5 optional roll can kill (remember, you're not supposed to look before deciding to roll)
27 roll (or unavoidable event) can permanently injury (incl. stat penalty or disorders) or gear loss

Turned into a simplified set of probabilities, that's somewhere around 2/5 of the time something can set you back in a lasting way or kill you (I believe there were a couple overlaps there) where you're specifically barred foreknowledge of which is which, followed by a range from 1/10 to automatic, of at least one survivor dying from it.

So a mostly uncontrollable roll buffer against a permanent penalty or death, vs. a series of modifiable rolls with options to prevent.

Settlement events are:
Draw one card of 20, then usually roll a die.
These 20 cards consist of:
6 mandatory roll or event that kills one or more survivors
5 mandatory roll or event that injures one or more survivors, or gear loss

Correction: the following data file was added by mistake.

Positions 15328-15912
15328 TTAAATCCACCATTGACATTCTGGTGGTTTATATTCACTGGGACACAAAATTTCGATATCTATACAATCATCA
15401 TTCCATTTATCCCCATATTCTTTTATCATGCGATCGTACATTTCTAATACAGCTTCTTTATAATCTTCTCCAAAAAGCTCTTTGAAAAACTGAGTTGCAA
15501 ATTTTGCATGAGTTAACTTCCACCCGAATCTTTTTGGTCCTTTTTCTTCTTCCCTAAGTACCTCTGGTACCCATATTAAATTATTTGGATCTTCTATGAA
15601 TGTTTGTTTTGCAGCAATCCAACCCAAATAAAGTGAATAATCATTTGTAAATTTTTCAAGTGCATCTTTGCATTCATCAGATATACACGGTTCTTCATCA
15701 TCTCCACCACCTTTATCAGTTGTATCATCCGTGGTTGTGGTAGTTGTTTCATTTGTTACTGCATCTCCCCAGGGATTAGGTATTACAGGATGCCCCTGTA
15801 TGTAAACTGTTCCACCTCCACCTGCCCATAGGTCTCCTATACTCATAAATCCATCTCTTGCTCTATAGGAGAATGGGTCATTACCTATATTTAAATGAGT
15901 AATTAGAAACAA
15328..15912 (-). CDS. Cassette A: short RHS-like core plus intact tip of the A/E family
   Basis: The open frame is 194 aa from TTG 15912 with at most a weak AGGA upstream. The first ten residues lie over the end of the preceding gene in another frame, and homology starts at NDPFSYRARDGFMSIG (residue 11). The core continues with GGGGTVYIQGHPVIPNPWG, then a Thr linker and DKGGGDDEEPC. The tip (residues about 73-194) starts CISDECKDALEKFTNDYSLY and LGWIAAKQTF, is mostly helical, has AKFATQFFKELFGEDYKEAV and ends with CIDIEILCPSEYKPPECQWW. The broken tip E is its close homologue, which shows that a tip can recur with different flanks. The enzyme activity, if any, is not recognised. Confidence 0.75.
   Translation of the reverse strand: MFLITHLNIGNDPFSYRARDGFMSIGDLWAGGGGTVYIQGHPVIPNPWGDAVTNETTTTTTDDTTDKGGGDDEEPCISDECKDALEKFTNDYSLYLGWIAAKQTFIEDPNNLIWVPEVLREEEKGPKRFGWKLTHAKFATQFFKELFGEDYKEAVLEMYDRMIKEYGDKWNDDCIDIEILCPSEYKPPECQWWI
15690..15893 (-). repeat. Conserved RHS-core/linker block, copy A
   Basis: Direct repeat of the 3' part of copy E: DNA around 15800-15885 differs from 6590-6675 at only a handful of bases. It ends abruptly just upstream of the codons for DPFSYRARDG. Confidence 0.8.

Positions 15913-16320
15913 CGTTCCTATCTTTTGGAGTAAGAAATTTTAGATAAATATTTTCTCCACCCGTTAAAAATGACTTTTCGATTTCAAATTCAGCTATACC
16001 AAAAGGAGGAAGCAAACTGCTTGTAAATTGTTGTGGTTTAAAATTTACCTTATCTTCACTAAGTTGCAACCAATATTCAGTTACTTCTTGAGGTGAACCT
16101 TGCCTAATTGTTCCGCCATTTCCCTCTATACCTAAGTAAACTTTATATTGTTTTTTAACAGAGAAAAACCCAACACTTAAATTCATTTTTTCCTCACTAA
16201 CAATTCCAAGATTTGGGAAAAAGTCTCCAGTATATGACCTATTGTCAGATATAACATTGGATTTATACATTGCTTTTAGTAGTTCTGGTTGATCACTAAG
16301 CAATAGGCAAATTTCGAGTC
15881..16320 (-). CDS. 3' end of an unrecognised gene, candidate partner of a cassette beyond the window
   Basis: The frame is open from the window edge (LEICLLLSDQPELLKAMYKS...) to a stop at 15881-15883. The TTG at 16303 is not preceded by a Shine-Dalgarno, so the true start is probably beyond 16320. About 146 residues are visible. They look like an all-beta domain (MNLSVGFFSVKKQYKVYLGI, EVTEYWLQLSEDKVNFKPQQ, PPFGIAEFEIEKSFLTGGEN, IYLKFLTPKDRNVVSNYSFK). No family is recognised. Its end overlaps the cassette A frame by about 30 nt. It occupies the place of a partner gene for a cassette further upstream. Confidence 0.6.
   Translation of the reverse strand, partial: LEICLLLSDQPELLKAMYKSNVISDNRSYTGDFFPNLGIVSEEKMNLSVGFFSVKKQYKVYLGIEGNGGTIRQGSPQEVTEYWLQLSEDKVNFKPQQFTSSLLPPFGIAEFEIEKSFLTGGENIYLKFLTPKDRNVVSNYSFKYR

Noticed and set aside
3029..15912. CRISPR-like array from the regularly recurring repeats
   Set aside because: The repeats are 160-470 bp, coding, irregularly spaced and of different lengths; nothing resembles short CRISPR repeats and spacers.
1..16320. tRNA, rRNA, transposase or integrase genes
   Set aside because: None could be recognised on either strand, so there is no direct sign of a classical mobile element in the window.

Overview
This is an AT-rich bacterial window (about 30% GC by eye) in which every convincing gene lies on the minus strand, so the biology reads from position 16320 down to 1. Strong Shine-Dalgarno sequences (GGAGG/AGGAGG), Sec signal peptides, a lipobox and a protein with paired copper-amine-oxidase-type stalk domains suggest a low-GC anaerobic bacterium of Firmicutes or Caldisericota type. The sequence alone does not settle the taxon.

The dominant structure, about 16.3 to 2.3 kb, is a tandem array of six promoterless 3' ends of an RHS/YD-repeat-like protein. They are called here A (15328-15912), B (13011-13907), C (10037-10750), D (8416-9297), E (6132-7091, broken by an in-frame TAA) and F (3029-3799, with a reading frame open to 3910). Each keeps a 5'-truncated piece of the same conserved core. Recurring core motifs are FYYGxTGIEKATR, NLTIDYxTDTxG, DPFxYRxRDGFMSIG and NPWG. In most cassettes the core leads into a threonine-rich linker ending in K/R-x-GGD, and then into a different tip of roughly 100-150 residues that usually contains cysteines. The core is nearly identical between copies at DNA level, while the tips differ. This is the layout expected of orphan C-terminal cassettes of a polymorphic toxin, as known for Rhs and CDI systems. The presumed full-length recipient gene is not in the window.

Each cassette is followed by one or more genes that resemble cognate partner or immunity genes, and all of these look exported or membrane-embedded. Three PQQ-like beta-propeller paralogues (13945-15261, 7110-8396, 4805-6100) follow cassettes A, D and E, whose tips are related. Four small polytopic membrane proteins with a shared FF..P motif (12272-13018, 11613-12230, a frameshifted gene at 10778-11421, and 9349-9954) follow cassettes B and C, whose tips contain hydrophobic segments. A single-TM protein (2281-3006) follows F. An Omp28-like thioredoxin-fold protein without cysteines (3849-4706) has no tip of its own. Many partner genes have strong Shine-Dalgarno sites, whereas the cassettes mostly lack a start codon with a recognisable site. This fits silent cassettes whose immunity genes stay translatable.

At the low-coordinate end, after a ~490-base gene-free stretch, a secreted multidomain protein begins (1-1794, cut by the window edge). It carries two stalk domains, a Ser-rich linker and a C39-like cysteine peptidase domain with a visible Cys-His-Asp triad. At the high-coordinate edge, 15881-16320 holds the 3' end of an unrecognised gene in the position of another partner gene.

A randomizer with worse odds- more than half, never modifiable, can kill or set back, and then a roll that's probably unmodifiable for the outcome.

(While some events in both groups can be quite beneficial, bonuses are less relevant than penalties when considering control.)

Methods to the Madness
There's a pretty obvious reason, in my opinion, that these odds are so dramatic- if they were just as granular as a regular attack, you'd be looking at a fraction of the rolls, so a nearly negligibly impact from the Hunt.

Similarly, there's even more risk in the Settlement Event, which is just a single card (though part of a larger phase which ends up often having more decision making than the actual fight).

I think this is fine. It makes sense, and is a way to use shorthand for the parts that don't need detail, and make them meaningful. I also haven't touched on this, but a lot of events in all groups can give bonuses, and there's often a better chance of a random event generating something positive than a (modifiable) attack doing so.